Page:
“Election Day is less than five weeks away, and other deadlines loom even closer,” Motz wrote. “In fact, for the many North Carolina voters that have already submitted absentee ballots, this election is already underway. The majority’s grant of injunctive relief requires boards of elections in North Carolina’s 100 counties to offer same-day registration during the early voting period and count out-of-precinct provisional ballots — practices for which neither the state nor the local boards have prepared.”
In a post on his Election Law Blog, University of California-Berkeley law professor Rick Hasen — who agreed with some of the reasoning used by the 4th Circuit — suggested that the Supreme Court may reverse the appeals court order and let the state’s election law stand for now. Hasen cited Monday’s Ohio decision along with a case pending before the high court over new voter ID requirements in Wisconsin, noting that the conservative majority on the Supreme Court is concerned “about the dangers of courts changing election rules just before the election.”
Opponents of the new law, including the American Civil Liberties Union, the Southern Coalition for Social Justice, and the N.C. Democratic Party, hailed Wednesday’s action by the appeals court. Opponents, including Republican Gov. Pat McCrory and GOP legislative leaders, decried it.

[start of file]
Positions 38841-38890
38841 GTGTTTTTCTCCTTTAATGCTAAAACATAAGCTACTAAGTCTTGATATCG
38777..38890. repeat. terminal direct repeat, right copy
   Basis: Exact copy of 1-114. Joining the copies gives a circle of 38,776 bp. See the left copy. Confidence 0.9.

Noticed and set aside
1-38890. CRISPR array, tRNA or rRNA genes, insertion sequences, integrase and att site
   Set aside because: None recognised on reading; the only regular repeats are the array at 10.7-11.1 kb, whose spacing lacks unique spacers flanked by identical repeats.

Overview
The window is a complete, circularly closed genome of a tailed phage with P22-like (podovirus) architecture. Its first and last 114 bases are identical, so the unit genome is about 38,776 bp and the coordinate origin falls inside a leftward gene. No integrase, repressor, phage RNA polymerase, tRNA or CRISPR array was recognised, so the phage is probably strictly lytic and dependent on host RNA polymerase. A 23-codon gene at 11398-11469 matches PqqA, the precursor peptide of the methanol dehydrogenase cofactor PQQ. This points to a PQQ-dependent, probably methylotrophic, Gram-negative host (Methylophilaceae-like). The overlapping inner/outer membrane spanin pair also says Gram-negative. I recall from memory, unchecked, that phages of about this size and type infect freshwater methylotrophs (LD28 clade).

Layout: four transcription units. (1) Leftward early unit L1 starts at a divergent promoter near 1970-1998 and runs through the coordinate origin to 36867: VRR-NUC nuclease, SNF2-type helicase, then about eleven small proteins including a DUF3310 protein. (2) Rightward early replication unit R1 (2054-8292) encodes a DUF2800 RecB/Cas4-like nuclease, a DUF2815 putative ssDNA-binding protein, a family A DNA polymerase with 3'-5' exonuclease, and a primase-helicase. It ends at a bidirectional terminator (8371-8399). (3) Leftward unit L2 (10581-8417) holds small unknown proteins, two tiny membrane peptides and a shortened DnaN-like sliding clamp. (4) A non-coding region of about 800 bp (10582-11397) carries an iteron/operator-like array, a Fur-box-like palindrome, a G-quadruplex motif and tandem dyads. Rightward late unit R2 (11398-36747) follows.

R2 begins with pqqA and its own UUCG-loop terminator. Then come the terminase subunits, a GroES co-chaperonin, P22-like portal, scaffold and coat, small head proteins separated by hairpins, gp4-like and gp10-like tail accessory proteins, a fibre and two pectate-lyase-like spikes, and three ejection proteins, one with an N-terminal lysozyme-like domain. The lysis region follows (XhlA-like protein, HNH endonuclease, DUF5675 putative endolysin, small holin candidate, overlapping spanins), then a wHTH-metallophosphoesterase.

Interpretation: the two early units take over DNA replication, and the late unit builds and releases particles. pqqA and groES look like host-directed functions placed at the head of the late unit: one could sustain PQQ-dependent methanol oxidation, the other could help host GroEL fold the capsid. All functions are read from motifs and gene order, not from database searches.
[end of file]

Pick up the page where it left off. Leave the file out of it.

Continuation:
“The court’s order safeguards the vote for tens of thousands of North Carolinians,” said Dale Ho, director of the ACLU’s Voting Rights Project. “It means they will continue to be able to use same-day registration, just as they have during the last three federal elections.”
“This is a victory for voters in the state of North Carolina,” said Allison Riggs, a staff attorney at the Southern Coalition for Social Justice. “The court has rebuked attempts to undermine voter participation.”
“Democracy is only as good as the number of voices you have engaged in the process,” said Casey Mann, executive director of the N.C. Democratic Party. “It’s our hope that this court decision is the first step of many to expand the franchise, increase democratic participation and [sic] moves us close to moving our state back on track.”
McCrory disagreed. “I have instructed our attorneys to appeal to the Supreme Court so that the two provisions rejected today can apply in the future and protect the integrity of our elections,” McCrory said Wednesday.
House Speaker Thom Tillis and Senate President Pro Tem Phil Berger issued a joint statement.
“We share the concern of Judge Diana Gribbon Motz — the panel’s senior judge — that rewriting reasonable rules requiring people to vote in their own precinct and register in advance will strain our voting system, confuse voters, and disrupt our general election that is only a month away,” Tillis and Berger said. “We intend to appeal this decision as quickly as possible to the Supreme Court.”
Barry Smith (@Barry_Smith) is an associate editor of Carolina Journal.